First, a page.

Top Five Tips for Saving on Homeowners Insurance
Buying homeowners insurance does not need to be a long and painful process, but you should go into it with a mission in mind, and guidelines to follow. Even if you already have insurance, there are certainly ways that you can save money by paying less than what you already do each year. Five of the best ways to save money on your homeowners insurance premiums include:
- Asking your insurer for discounts: You may be surprised how many businesses that you use every day have discounts that you are not currently aware of, and insurance is no exception. Some insurance companies offer discounts for retirees, buyers for newly constructed homes, returning customers who sign a new policy before their old one expires and more. However, they may not always mention them up front, so it is always best to ask what you could be missing out on before signing.
- Staying with the same insurer, and using them for multiple policies: Loyalty to an insurance company goes a long way in their eyes, so they are often quite happy to give reduced rates for long-term customers. Additionally, choosing to get your homeowners insurance, auto insurance and other policies from the same company can make life easier when it is time to pay, and even give special loyalty discounts if you ask for them.
- Doing small repairs by yourself, if possible: You have homeowners insurance for a good reason, which is to help protect your wallet if something happens to your home. But if your pipes start leaking or your drywall gets cracked, should you really have to go through the process of filing a claim and paying your deductible? Even if it is marginally cheaper to do so, filing too many claims can make you look like you are abusing the system, which insurers don’t like. This could lead to raised rates, if you are not careful. It is generally recommended to only file claims when you really need to.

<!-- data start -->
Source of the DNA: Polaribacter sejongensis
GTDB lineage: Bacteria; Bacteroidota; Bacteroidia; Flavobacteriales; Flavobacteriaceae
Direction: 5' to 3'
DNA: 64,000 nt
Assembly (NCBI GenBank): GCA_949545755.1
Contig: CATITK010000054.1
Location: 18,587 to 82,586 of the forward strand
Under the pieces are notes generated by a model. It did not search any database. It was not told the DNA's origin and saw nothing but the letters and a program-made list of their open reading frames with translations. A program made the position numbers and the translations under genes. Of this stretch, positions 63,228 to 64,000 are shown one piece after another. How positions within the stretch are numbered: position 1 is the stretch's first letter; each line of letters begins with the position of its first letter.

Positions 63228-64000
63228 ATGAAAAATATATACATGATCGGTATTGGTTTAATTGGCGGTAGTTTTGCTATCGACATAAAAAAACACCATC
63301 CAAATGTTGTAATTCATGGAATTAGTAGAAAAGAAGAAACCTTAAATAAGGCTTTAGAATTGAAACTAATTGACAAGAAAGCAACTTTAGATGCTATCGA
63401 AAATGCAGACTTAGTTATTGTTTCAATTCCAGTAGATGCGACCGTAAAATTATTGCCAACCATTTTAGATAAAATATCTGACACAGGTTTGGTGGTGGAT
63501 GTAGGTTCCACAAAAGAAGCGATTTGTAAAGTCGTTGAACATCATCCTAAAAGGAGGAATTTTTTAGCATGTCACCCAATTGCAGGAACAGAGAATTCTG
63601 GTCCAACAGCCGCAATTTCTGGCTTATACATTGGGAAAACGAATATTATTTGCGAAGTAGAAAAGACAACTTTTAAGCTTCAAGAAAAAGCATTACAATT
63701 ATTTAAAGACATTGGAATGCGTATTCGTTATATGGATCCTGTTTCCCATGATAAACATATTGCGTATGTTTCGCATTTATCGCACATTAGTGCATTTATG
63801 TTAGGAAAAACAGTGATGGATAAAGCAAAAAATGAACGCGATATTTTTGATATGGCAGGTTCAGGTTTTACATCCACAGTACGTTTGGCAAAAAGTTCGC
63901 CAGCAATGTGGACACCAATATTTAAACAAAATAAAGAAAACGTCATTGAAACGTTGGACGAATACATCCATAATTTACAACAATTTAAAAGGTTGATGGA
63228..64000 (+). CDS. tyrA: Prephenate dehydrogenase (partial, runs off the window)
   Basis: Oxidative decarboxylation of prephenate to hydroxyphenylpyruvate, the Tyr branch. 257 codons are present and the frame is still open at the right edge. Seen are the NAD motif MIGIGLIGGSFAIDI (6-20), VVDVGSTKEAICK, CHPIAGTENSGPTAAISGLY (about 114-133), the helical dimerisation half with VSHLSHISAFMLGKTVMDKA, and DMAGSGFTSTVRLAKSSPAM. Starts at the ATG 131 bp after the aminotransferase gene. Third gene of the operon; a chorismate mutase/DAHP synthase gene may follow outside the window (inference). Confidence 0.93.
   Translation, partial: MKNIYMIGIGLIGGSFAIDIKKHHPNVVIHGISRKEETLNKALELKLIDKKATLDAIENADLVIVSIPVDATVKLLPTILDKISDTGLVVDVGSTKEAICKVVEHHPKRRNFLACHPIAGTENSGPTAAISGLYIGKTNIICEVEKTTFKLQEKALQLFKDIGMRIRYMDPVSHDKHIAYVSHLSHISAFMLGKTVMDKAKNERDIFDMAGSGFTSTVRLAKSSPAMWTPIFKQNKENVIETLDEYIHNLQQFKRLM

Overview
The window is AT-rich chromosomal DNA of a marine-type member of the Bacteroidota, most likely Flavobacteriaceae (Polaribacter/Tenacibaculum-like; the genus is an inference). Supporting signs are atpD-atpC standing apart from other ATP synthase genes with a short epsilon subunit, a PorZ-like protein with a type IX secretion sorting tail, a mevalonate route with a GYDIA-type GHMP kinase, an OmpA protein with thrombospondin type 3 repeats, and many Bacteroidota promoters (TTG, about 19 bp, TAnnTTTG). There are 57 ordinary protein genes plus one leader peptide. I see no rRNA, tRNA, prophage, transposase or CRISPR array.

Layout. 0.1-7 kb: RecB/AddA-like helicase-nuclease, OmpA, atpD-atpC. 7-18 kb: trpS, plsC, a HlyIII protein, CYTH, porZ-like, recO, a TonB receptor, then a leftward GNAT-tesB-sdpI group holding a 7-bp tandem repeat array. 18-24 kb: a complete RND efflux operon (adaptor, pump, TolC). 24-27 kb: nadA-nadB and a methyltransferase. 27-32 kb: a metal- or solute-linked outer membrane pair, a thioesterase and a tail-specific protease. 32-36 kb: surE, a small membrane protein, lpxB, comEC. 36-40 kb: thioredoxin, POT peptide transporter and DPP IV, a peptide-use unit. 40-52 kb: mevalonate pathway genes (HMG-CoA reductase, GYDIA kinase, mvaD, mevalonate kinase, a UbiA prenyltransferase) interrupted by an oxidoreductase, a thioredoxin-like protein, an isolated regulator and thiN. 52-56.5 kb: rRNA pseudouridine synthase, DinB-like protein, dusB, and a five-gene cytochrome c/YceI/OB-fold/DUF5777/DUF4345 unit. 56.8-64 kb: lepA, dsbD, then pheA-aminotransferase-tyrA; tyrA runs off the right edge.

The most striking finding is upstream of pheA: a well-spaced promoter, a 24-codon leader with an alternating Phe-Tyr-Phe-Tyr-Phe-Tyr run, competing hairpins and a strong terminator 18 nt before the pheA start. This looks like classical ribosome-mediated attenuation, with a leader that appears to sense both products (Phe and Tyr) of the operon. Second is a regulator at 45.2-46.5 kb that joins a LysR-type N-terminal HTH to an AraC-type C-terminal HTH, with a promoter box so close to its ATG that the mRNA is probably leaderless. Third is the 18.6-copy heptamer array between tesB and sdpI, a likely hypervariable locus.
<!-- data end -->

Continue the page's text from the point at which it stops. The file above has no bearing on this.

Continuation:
- Raising your deductible: It may seem simple, but choosing to pay more on your deductible when you need to file a claim will in fact lower the amount of money you need to pay on premiums every year, and sometimes by a wide margin. It can be risky to do so, especially if you feel as though you may need to file multiple claims in the near future. But if you go long stretches without needing to utilize your homeowners insurance, it may be smart to pay less now, and more later on.
- Keeping a good credit score: In some ways, insurance is not too different from credit. By trusting you to use it responsibly on rebuilding your home, insurance companies are willing to give you large sums of money in return for regular payments. But if your credit score is bad, that can reflect poorly on your reliability in paying your debts on time. This information is collected by insurance companies before you sign with them, and it plays a huge role in determining your premium costs. By having a good credit score (and even improving it further over time), you can slowly lower your premiums.
Keeping this information in mind can take some time, especially if you have yet to choose the insurance company that is right for you. However, taking the time to make the right decision can make all of these tips easier to accomplish, until you are paying the low premiums that you desire for quality homeowners insurance.